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Results Found (30), Result Page (1 of 6)
Search Aspect ( military hospital )
Location - Leeds & District

Chapel Allerton Hospital, military hospital (Chapel Allerton) (1 comment)
Black & White imageUndated. View of Chapel Allerton Hospital showing some of the wards that were part of the military hospital during and after the second world war. The hospital had been originally established in the First World War, run by the Ministry of Pensions to care for the many limbless service personnel who returned from the trenches. It was initially based in the stately mansion of Gledhow Grange but expanded over the years. A new wing called Newton Green was established on a site on the opposite side of Harehills Lane in the 1970s; in the 1990s a new Chapel Allerton Hospital was built alongside this, while the old site was sold off for housing.
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Edith Cliff, Commandant of Gledhow Hall Military Hospital (Gledhow)
Black & White image1916. View shows Edith Cliff, Commandant of Gledhow Hall Military Hospital, sitting at her desk. Born in 1871, Edith began training as a VAD (Voluntary Aid Detachment) nurse in 1911. This organisation had been created jointly by the British Red Cross Society and the Order of St John in 1909 to care for wounded and ill soldiers. Most VADs were completely voluntary so had to be ladies of independent means, as Edith Cliff was. She was the cousin of Lord Airedale, Albert Ernest Kitson, who offered the family estate, Gledhow Hall, to be used as a military hospital during the First World War. Miss Cliff was appointed commandant and kept a scrapbook of photographs, letters and articles relating to life at Gledhow Hall, from which this and other photos from this collection came. Edith Cliff was awarded an OBE after the war for her devoted service. She married Sir Thomas Willans Nussey in 1935 when aged 63 and died in 1962 at the age of 90.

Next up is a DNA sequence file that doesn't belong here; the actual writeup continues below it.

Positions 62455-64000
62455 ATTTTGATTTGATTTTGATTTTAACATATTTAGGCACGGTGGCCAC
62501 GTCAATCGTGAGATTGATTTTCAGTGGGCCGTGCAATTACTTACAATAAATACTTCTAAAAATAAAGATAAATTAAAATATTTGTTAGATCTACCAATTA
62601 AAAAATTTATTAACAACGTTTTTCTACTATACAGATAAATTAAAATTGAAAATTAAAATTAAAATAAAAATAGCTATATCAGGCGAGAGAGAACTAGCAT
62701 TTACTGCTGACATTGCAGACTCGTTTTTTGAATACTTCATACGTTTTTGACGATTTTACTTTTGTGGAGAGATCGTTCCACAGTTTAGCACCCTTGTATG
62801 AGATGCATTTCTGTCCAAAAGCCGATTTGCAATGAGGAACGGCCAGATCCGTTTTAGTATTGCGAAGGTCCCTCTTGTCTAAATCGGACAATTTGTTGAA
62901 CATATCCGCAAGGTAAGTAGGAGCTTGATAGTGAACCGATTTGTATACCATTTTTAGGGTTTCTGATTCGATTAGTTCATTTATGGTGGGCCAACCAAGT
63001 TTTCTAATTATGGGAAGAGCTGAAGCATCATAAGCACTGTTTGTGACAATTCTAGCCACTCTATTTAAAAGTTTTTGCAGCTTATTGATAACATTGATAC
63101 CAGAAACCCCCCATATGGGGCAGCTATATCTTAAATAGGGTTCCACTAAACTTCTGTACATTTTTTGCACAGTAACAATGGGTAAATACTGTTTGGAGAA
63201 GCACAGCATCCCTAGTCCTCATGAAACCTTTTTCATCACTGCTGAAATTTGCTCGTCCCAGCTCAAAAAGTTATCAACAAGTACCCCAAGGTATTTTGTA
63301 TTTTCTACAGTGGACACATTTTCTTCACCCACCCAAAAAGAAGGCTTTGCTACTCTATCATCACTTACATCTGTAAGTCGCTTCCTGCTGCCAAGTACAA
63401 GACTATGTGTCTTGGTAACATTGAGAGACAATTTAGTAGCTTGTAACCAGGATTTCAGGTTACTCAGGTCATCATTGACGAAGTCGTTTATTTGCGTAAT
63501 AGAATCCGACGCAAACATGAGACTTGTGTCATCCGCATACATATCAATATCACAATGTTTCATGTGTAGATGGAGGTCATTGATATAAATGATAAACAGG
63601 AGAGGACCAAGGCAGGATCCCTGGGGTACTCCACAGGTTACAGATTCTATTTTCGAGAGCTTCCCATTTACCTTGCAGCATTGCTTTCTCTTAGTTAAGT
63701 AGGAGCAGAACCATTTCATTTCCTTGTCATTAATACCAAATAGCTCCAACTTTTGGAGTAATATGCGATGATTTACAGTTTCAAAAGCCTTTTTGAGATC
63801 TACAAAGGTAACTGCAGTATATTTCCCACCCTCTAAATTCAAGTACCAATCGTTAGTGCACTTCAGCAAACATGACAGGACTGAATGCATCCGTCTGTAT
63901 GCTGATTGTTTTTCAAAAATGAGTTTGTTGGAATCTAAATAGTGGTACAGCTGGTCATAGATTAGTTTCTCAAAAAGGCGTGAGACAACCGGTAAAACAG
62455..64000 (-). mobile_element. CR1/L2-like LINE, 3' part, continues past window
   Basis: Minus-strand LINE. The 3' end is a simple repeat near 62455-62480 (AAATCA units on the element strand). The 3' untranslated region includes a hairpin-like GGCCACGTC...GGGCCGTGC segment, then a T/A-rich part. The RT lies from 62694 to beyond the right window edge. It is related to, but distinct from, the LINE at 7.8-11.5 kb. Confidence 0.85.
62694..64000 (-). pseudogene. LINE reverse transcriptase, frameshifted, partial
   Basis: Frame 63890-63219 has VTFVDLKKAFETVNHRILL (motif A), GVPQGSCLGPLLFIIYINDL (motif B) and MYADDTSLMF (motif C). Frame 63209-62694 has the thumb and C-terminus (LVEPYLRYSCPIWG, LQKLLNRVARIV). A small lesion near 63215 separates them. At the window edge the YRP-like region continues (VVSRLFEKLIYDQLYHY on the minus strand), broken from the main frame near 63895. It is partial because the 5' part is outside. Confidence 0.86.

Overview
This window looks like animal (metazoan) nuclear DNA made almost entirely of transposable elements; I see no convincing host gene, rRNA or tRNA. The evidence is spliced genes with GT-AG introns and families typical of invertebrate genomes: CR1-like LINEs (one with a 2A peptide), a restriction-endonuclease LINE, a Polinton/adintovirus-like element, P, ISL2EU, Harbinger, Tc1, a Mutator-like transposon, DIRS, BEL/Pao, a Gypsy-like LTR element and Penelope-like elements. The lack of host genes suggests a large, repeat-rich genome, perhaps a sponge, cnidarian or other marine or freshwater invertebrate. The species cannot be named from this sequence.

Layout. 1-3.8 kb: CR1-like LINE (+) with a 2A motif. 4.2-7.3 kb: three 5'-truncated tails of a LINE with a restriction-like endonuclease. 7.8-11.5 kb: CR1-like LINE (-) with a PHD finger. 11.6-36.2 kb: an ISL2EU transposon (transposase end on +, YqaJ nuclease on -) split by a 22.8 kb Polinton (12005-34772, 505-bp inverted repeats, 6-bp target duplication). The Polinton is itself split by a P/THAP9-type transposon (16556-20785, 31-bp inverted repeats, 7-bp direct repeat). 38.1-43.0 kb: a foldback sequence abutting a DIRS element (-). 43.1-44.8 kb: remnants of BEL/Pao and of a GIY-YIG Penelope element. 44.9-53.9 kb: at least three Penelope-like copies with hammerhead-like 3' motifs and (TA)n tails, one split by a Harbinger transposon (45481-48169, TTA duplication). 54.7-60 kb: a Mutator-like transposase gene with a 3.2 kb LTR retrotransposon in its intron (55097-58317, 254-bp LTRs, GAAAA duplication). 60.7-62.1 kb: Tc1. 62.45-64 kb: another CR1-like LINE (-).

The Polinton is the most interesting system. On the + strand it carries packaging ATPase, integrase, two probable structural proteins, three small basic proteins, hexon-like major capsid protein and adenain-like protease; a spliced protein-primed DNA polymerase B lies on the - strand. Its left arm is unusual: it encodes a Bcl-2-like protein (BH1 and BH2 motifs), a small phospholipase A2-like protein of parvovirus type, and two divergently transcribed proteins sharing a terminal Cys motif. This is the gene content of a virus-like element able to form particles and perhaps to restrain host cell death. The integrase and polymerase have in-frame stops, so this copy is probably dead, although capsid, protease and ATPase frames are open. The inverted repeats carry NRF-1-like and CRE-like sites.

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Gledhow Hall Military Hospital (Gledhow)
Black & White imagec1915-1919. View of nurses and patients on one of the wards at Gledhow Hall Military Hospital during the First World War. The hall opened as a hospital on 22 May 1915 and treated 2250 patients before its closure on 31st March 1919.
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Gledhow Hall Military Hospital, "Whiz-Bang Hall" hut (Gledhow)
Black & White imageDecember 1917 View shows one of the small huts in the grounds of Gledhow Hall Military Hospital during the First World War. Competitions were often held between the 7 huts to "dress" them according to different themes. This shows one such competition at Christmas 1917 when the huts were dressed up to represent different countries; the first prize went to Whiz Bang Hall, seen here, which was representing "Egypt", while the hut representing "Canada" took second place.
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Gledhow Hall Military Hospital, Billiard Room (Gledhow)
Black & White imagec1915-1919 View of Gledhow Hall Military Hospital during the First World War showing the Billiard Room set up in the garage, one of the many amusements and entertainments provided to aid the rehabilitation of the soldiers after their experiences at the battlefront. Some of those pictured are named as Christie, Preston and Healey towards the left, Sergeant Shaw in the centre and Kerrigan and Barnett to the right.
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